or values and their current behavior.
Section A: (Client fills out with Clinician’s
• Psychological Pain
• Stress – pressure
• Agitation – perturbation, emotional urgency
• Rating overall risk of suicide at this point in time.
• Suicide thoughts related to self and others.
• Reasons for Living (RFL) and Reasons for Dying (RFD).
Section B: (Clinician fills out with Client’s guidance)
This is clinician’s assessment section, including suicide plan,
preparation, rehearsal, history of suicidality, current intent, etc.
Possible contributing factors such as history of impulsivity,
interpersonal isolation, relationship problems, substance abuse,
health problems, shame, etc.
Section C: (Clinician fills out with Client in collaboration)
Suicide Specific Treatment Plan which includes primary
Section D: The clinician’s postsession evaluation of client.
Includes MSE, Diagnoses, Assessed Overall Suicide Risk Level,
and case notes.
Common Errors of Suicide Interventionists
1. Superficial reassurance.
2. Avoidance of strong feelings.
3. Inadequate assessment of suicidal intent.
4. Passive rather than active, structuring responses.
5. Sidesteping the issue – don’t ask, don’t tell.
6. Keeping a secret.
7. Leaving the person alone.
8. Feeling responsible for saving the person.
9. Being shocked, morally outraged, angry or disgusted.
10. Giving advice.
11. Not listening!!!!
Things to do:
1. Ask questions and be direct in your conversation.
2. Listen, using all your clinical skills, providing empathetic
support through reflection, warmth, nonjudgmental
responses, paraphrasing, feedback, etc., as well as continually
assessing for signs and symptoms telling you what is going on
in the patient’s mind.
3. Take any suicidal complaint seriously.
4. Be confident, encouraging and optimistic.
5. Act definitively by carrying out some tangible task such as
arranging a referral, one-on-one monitoring, contract for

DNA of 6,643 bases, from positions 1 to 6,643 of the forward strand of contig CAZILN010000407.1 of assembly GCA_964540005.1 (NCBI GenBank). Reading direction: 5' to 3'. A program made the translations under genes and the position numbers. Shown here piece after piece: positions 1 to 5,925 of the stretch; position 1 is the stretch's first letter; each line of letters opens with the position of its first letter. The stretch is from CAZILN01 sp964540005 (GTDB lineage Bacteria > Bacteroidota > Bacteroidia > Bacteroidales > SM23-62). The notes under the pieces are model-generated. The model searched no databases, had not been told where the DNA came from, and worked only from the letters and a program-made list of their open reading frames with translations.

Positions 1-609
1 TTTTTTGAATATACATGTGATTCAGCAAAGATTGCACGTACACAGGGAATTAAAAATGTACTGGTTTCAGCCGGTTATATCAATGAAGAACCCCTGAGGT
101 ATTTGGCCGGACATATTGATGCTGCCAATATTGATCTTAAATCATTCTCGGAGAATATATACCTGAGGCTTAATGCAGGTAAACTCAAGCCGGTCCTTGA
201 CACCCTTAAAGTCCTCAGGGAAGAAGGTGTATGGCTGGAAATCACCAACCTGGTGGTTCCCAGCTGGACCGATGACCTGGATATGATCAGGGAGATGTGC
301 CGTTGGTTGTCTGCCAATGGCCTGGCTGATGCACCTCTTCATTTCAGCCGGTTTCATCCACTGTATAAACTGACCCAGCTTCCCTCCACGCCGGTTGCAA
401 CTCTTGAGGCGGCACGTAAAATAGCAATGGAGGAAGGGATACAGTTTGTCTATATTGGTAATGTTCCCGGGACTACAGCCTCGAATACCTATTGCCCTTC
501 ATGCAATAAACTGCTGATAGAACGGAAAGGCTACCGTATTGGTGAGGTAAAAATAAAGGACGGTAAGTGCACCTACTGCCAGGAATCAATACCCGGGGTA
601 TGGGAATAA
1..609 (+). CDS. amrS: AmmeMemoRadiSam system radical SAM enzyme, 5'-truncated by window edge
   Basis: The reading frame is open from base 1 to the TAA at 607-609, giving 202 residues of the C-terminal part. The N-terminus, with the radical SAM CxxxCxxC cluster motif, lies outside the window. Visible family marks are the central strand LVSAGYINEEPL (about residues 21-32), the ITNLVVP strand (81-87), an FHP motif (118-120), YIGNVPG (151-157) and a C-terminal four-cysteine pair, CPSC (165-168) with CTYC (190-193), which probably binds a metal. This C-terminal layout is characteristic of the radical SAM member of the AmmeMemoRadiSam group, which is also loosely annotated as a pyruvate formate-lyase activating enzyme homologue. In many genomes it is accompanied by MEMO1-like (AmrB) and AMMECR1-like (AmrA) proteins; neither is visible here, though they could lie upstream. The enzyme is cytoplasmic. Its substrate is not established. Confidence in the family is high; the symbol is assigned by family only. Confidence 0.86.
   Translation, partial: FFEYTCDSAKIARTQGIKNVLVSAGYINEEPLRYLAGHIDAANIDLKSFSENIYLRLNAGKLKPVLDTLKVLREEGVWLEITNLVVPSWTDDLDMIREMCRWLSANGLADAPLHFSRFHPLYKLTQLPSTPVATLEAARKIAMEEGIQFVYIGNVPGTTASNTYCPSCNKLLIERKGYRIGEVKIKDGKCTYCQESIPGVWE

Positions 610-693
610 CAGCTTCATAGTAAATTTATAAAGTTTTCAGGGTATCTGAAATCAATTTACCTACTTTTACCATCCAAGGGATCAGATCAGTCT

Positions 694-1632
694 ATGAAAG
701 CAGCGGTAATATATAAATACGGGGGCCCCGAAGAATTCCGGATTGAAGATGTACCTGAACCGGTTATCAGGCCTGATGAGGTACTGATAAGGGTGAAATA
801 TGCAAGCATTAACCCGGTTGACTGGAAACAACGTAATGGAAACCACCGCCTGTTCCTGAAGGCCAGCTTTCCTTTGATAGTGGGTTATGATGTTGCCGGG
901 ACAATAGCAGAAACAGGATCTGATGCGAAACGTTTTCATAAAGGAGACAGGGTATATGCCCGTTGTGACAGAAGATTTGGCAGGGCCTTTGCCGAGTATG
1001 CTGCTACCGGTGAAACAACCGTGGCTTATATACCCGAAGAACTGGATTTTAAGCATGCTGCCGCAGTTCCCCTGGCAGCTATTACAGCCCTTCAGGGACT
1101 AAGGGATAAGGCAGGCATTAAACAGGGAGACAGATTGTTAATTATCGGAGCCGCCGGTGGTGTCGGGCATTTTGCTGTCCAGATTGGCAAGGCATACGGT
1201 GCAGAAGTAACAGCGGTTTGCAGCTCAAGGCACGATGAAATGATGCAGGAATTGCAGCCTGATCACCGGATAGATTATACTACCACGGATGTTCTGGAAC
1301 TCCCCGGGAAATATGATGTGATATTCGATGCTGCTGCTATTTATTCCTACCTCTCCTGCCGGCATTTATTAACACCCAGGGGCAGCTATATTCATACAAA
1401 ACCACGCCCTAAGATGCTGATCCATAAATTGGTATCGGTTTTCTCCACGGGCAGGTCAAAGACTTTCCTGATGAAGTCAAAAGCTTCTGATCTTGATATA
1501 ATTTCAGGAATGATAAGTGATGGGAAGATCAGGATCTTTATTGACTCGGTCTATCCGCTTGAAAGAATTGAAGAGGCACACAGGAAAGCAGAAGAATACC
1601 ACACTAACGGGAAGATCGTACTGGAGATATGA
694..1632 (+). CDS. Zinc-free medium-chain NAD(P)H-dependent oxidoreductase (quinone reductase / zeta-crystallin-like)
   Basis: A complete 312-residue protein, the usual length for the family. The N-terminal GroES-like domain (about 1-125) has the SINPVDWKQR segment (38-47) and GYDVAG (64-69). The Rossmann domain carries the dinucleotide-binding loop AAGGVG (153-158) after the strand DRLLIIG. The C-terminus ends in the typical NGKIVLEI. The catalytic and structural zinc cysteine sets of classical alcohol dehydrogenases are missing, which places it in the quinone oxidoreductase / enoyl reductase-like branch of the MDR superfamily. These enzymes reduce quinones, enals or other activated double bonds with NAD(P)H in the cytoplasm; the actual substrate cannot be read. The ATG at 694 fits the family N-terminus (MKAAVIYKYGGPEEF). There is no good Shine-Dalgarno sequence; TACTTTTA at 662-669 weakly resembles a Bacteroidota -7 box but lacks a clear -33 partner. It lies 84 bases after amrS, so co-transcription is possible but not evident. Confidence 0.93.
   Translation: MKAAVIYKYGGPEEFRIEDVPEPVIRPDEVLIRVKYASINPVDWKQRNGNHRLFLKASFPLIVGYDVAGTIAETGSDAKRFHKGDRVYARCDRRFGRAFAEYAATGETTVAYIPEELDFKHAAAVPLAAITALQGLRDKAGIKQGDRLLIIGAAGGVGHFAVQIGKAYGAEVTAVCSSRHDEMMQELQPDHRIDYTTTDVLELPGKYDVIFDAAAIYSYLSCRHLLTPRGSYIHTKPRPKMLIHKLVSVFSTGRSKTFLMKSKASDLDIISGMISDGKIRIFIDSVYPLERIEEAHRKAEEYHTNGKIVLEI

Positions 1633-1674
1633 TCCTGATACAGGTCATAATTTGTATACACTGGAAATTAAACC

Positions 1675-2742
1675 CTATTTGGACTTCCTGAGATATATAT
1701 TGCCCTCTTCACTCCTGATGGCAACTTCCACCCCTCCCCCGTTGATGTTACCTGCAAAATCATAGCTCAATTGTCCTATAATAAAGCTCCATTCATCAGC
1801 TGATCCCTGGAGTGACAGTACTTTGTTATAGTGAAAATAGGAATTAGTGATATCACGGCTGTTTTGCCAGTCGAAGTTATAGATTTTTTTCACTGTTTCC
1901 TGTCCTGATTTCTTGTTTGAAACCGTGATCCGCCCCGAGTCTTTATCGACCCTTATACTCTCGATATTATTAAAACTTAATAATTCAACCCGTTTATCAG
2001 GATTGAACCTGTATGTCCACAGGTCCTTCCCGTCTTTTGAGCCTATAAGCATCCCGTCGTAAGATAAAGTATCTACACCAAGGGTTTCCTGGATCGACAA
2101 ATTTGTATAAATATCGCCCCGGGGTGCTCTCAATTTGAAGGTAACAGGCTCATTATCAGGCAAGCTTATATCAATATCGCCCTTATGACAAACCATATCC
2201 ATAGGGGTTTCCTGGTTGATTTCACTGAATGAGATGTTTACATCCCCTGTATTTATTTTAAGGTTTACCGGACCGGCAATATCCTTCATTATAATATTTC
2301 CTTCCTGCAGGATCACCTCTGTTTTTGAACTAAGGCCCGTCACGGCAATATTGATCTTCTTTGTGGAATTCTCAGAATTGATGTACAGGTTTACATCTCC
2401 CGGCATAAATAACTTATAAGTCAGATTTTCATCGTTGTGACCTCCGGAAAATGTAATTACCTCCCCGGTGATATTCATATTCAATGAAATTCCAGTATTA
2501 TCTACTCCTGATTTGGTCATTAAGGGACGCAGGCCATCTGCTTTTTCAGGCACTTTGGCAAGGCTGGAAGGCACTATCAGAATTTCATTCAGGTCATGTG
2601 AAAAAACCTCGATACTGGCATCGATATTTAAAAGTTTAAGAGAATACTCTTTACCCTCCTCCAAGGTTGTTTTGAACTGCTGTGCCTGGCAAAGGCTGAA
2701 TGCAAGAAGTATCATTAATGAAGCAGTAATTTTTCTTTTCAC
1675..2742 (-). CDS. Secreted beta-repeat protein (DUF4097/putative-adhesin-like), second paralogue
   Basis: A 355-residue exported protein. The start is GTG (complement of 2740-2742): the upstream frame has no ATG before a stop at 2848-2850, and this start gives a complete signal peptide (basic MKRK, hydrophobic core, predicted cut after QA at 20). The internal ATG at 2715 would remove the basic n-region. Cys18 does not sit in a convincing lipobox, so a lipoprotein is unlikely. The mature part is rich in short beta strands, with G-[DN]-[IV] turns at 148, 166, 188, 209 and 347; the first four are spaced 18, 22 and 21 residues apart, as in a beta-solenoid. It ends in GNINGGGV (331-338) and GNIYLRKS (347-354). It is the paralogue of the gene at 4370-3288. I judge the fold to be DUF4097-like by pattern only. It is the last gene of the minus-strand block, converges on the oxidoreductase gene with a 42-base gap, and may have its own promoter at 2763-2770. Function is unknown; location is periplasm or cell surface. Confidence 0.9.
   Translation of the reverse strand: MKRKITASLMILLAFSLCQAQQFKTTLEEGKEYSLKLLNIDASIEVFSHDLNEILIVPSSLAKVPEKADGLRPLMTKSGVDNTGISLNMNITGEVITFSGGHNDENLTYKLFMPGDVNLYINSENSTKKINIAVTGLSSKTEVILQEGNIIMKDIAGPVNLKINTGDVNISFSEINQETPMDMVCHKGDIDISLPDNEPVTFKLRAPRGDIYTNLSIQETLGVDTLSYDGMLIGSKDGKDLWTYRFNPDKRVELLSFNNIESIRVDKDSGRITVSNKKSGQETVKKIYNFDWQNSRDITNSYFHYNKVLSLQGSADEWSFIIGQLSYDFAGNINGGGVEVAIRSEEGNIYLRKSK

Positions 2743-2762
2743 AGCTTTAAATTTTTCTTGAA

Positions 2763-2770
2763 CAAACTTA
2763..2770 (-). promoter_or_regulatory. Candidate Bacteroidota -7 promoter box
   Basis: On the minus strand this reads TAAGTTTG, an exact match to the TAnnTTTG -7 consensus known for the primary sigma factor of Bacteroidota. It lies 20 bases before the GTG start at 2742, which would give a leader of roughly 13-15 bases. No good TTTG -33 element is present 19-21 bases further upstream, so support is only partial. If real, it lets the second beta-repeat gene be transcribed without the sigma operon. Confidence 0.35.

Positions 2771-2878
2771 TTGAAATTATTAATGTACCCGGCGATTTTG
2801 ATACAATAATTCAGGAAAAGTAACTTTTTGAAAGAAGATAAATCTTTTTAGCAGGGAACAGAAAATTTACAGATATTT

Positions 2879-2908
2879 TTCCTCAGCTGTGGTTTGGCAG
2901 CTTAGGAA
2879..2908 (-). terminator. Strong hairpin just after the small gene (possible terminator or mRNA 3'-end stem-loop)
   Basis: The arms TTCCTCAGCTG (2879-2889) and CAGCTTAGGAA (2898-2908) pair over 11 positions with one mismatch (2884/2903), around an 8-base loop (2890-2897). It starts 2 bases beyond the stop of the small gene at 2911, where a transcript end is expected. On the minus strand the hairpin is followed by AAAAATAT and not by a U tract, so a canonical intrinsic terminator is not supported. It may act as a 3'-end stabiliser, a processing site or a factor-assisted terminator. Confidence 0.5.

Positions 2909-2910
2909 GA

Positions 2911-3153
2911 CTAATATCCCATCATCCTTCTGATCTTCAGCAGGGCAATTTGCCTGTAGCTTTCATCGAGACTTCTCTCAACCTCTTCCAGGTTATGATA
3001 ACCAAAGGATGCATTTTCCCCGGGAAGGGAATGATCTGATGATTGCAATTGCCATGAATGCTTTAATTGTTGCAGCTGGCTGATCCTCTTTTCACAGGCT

safety, medication, etc.
• All interventions are ultimately aimed at helping the patient
to find the answer to the question: “what needs to change in
you to make suicide a much less desirable option for you in
the future?” Clinician and client must systematically
eliminate the reasons for dying and work to develop, infuse,
and increase more reasons for wanting to live.
• A person in a suicide crisis needs emotional and physical
support, direction in thought and feeling, guidance to
effective action, reassurance, and advice when indicated.
• The critical component, in my view, for any good intervention
is your relationship with the client.
General Guidelines for Practice and
1. Establish a clear treatment plan with the client as to how
suicidal thoughts, feelings, and behaviors will be managed on
an outpatient basis.
2. Closely monitor and document ongoing suicidality until it
3. Consider and use all appropriate modalities (e.g., various
therapies: CBT, DBT, EMDR, Behavioral Activation Therapy,
journaling, exercise, couples counseling, bibliotherapy),
vocational counseling, medication, etc.
4. Routinely seek professional consultation and document such.
5. Document the resolution of suicidality; monitor for any
• Learning Warning Signs (“prodromals”) - Identifying thoughts,
emotions and behaviors which are or could lead to suicidal
• Coping/Crisis Card - List of different strategies (internal and
external behaviors) client can use in case of a crisis situation.
On card, smart phone, or other immediately available form.
• Developing a Hope Kit – aid to reminding individual why they
want to live – can be written (such as gratitude lost), or
something like a box filled with life-affirming items and
meaningful mementos that instill a sense of hope. Anything
that reminds client of why struggle to live is worth fighting for.
Note on Contracting for Safety!!!
The concept of contracting for safety (also known as no-suicide
contracts or agreements, no-harm contracts, and suicide prevention
contracts), although a popularly accepted method for managing
suicidal patients for more than 30 years, has no scientific evidence to
support its effectiveness.
At times, contracting is often the primary factor in clinical decision-making,
justifying a lower level of intervention or concern.
The ultimate focus of suicide contracting is not on the safety
agreement itself but on the process it engenders to engage staff and
patient in a dynamic, meaningful relationship for identifying patient
needs, encouraging disclosure of distress, and assuring consistent
support and appropriate interventions.